I've never had a miscarriage. In fact, I got pregnant on our first try. This never really comes up unless someone trying to get pregnant asks. So I always feel uncomfortable telling them, like they'll think I'm bragging about the quality of my uterus or our superb baby-making powers as a couple. Our story wasn't easy or lacking sadness, and in my probably twisted logic I always feel obligated to buffer my quick path to pregnancy with why we decided to go ahead and try. We were in Pittsburgh, staying in the equivalent of Ronald McDonald housing, when my daughter was conceived. The woman in the room next to us was waiting for a lung transplant and we heard her cough all night. Everyone there was either very sick or supporting someone who was. Everything felt unbearably sad and strange. We were there for weeks with my mother-in-law and her time in the hospital was brutal; then she moved to hospice. I guess our logic was that there's never the right time for anyone to die or to be born, so we tried. I took a test and found out I was pregnant one morning;  my husband's mother died that night. It was amazing but shocking that it happened so fast. It was complex and heavy for my husband and sister-in-law who had now lost both of their parents.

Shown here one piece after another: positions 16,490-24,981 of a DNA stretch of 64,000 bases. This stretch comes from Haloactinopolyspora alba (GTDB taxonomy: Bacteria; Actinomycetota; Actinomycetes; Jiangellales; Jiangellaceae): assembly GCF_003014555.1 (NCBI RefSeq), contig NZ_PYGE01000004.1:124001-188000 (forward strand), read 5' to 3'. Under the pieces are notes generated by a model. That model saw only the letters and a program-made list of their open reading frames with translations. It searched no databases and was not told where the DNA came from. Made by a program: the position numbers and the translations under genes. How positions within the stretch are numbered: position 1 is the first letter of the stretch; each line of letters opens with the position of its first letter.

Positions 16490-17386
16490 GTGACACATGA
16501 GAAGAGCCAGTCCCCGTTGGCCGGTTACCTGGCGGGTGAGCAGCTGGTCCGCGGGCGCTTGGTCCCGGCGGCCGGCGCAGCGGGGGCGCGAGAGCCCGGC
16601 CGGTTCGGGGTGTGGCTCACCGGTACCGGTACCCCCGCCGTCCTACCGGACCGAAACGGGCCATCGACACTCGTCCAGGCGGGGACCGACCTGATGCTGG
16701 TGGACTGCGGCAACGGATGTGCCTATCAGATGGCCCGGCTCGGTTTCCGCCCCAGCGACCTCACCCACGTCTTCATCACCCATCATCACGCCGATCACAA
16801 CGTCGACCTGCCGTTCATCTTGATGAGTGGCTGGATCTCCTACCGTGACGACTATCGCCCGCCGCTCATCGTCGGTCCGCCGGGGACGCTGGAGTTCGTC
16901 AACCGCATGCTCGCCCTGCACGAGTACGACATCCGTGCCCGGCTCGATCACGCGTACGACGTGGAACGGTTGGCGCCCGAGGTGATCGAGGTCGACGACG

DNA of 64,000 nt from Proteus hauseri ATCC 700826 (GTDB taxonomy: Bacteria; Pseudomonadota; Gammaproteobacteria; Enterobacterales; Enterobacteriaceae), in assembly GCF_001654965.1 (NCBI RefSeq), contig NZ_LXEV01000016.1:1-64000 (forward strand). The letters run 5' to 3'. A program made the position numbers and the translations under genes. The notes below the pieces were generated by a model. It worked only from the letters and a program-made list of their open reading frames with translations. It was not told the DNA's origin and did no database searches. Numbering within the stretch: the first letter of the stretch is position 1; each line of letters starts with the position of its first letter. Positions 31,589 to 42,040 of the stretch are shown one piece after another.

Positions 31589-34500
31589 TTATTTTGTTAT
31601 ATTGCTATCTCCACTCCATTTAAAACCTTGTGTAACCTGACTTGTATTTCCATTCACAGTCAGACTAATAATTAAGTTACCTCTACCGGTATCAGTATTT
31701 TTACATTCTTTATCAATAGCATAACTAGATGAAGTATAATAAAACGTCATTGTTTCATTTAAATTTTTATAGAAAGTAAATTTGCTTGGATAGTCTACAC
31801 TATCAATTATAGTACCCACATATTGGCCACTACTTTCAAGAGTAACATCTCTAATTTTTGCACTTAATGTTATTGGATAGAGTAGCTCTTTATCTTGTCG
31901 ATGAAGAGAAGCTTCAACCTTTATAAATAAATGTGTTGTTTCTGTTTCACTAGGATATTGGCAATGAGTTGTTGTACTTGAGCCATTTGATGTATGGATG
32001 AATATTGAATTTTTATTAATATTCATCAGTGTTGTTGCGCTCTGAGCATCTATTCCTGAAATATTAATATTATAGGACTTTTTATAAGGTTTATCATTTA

I tip-toed through my pregnancy, fearing if it didn't work out that I would crush this glimmer of light at a dark time. If anything happened I'm sure I would've blamed myself and retraced every wrong step I thought I made. But if I had miscarried it almost certainly would've been out of my control. I feel strange writing about a hypothetical miscarriage, but I'm considering my perspective when it was an actual possibility for us. At that time I was unaware how common they are (roughly 15-20% of confirmed pregnancies). I knew a few women who had miscarriages, but only because someone else told me. So it always seemed like their own private tragedy. I'd never thought to approach them and say, "I'm thinking of you, I'm here for you." So as they hid their grief, I pretended it didn't exist. Most miscarriages happen in the early stages of pregnancy, when we're encouraged not to make any announcement for this exact reason. So as a society we've set up a fairly common, albeit potentially devastating experience, as one we quietly face on our own.